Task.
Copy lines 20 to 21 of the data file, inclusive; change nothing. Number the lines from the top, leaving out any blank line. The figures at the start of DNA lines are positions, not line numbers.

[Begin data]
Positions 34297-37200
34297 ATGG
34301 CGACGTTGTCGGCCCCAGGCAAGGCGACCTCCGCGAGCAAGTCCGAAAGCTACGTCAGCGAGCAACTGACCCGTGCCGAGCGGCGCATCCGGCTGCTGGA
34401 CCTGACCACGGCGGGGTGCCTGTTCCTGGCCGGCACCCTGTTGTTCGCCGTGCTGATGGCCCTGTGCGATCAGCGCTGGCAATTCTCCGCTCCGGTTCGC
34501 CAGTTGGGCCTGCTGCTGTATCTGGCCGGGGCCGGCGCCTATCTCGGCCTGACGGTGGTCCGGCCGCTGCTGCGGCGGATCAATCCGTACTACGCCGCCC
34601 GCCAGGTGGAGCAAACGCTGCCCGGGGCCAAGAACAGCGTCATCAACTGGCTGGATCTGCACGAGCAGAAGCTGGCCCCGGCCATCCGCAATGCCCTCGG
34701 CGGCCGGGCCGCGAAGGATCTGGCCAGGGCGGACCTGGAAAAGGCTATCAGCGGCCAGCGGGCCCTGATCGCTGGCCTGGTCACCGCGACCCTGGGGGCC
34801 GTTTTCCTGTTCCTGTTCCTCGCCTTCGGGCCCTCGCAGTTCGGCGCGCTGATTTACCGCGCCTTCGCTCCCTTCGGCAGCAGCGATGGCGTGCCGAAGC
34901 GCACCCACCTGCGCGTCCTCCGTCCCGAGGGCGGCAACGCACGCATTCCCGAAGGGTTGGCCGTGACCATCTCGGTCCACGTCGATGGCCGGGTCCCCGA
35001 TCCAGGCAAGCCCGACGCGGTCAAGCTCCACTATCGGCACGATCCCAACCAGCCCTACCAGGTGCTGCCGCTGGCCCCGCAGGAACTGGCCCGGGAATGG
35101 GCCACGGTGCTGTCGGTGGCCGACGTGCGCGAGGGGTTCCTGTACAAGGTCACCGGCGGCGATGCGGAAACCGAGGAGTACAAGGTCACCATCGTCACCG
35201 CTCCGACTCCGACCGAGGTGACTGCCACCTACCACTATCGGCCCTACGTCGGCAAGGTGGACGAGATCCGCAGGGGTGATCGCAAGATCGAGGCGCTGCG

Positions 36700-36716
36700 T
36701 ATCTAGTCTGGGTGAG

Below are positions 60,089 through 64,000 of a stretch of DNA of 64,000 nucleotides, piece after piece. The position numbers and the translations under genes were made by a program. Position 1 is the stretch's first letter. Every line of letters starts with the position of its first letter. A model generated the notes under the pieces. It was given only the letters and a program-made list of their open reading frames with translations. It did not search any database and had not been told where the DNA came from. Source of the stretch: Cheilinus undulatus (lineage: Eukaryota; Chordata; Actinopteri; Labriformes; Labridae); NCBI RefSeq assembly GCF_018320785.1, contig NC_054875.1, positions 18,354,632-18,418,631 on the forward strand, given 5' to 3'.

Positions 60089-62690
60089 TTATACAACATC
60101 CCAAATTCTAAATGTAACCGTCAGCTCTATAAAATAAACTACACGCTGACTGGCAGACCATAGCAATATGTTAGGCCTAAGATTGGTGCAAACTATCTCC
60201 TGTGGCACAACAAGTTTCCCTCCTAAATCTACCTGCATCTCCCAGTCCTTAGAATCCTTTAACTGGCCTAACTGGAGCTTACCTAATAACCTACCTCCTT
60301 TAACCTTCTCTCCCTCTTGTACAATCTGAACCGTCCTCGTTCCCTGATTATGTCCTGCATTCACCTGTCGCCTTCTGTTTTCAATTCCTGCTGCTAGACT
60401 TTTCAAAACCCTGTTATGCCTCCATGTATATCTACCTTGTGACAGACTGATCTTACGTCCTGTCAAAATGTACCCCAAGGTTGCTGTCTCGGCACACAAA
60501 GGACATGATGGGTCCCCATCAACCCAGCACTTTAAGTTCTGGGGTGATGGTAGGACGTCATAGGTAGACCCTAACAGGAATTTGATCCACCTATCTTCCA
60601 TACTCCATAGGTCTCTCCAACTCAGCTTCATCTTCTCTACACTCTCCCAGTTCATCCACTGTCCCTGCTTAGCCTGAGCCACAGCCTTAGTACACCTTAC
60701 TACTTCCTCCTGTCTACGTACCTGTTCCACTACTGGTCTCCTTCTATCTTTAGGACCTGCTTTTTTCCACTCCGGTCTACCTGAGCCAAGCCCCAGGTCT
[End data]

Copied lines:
60201 TGTGGCACAACAAGTTTCCCTCCTAAATCTACCTGCATCTCCCAGTCCTTAGAATCCTTTAACTGGCCTAACTGGAGCTTACCTAATAACCTACCTCCTT
60301 TAACCTTCTCTCCCTCTTGTACAATCTGAACCGTCCTCGTTCCCTGATTATGTCCTGCATTCACCTGTCGCCTTCTGTTTTCAATTCCTGCTGCTAGACT